The Jungle Cruise, a Disneyland staple since 1955, has regularly undergone tweaks. It's now in for a broader rethinking, the Walt Disney Co. announced Monday. The goals are to make the ride more inclusive and racially sensitive, the Los Angeles Times reports. That will be achieved partly by eliminating "negative depictions of native people," per the Orange County Register. Dark-skinned characters portrayed as hostile savages, sometimes cannibals, or as subservient will be taken out of scenes, and more animals and new characters will be added. Disneyland announced last summer that it's making changes for similar reasons to Splash Mountain. That attraction was inspired by the 1946 film Song of the South, which is loaded with racial stereotypes and presents the antebellum South sympathetically. Disney no longer makes that film available, per SFGate.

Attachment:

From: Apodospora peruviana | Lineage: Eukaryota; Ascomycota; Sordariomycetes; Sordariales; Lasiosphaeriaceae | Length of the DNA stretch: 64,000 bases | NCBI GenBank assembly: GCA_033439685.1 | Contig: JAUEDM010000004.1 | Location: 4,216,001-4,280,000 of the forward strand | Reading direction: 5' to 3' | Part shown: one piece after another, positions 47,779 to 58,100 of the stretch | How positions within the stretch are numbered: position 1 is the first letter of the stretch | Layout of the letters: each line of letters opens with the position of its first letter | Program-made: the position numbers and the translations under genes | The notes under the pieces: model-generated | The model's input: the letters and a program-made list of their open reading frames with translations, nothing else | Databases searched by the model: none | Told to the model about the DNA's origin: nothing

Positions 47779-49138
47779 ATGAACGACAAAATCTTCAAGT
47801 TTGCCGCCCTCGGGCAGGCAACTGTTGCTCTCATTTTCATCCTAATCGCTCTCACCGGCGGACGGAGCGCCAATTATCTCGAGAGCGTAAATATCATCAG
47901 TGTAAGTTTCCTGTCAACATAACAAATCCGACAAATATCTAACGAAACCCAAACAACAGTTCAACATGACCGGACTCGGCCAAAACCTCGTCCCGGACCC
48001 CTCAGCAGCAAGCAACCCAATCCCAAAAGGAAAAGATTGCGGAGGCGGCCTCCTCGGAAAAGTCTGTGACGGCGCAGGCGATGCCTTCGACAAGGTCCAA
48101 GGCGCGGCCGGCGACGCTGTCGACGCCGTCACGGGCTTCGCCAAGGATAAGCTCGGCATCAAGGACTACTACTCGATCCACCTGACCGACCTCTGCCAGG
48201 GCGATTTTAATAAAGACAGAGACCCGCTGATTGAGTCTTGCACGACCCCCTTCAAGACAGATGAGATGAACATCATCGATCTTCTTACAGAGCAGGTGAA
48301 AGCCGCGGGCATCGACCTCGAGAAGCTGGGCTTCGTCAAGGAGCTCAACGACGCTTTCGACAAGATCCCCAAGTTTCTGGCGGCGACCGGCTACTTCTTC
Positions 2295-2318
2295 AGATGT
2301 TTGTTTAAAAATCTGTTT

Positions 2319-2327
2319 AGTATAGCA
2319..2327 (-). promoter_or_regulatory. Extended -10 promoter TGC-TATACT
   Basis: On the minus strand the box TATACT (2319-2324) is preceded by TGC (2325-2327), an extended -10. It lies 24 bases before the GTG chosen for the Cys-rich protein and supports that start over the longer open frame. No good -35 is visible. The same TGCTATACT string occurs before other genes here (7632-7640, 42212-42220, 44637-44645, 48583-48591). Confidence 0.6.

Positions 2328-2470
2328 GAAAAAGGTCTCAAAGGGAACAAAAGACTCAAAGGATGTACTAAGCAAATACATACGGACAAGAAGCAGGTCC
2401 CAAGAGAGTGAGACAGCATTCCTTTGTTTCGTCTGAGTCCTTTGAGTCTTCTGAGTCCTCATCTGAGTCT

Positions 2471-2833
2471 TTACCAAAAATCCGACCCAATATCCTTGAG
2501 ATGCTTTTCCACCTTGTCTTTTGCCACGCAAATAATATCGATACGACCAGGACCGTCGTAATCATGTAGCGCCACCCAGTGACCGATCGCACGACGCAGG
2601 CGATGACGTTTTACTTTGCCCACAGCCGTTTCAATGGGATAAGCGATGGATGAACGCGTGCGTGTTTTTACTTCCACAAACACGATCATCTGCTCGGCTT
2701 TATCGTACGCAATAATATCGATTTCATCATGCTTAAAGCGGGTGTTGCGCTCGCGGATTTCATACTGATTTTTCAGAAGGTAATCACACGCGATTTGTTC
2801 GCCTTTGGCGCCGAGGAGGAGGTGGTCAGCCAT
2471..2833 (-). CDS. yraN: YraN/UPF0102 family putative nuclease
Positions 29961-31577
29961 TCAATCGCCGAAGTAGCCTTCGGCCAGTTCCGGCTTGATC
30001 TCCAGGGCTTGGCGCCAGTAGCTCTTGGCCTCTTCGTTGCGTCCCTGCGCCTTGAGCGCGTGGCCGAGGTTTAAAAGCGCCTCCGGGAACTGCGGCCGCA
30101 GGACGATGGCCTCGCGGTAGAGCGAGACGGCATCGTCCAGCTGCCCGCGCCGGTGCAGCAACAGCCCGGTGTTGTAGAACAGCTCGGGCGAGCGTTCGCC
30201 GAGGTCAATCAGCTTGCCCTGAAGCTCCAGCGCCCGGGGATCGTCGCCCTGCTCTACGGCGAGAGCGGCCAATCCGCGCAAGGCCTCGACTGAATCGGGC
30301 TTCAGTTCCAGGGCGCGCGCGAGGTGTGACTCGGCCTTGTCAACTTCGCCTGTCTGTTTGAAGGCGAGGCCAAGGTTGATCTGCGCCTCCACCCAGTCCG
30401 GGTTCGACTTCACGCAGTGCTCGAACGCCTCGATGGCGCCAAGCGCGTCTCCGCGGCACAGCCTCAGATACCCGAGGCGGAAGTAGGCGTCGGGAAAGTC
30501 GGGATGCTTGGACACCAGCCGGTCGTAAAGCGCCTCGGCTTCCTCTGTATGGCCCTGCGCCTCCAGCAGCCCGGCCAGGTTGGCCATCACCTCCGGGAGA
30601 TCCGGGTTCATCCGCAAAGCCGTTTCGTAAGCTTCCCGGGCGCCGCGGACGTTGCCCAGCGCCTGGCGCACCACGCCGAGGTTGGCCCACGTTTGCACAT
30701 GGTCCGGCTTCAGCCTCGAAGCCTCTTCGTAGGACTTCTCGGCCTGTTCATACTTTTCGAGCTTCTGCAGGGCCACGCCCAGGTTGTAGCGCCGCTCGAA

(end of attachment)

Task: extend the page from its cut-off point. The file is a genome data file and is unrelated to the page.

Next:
A blog post on the site of a theme park design company, the Thinkwell Group, described certain Jungle Cruise scenes as "horrifyingly racist" last year. Many of those scenes were installed after the opening of the attraction, which was overseen by Walt Disney himself. A war party carrying spears was added in 1957, for example. Originally called the Jungle Rivers of the World, the attraction emphasized education. The changes won't be wholesale, an executive told a fan site. "This is not a reenvisioning of the entire attraction," he said, per the Register. The company also said it isn't touching other parts of the park, such as Trader Sam's Enchanted Tiki Bar at the Disneyland Hotel. But the Jungle Cruise will be changed. "As Imagineers, it is our responsibility to ensure experiences we create and stories we share reflect the voices and perspectives of the world around us," another executive said. (Read more Disneyland stories.)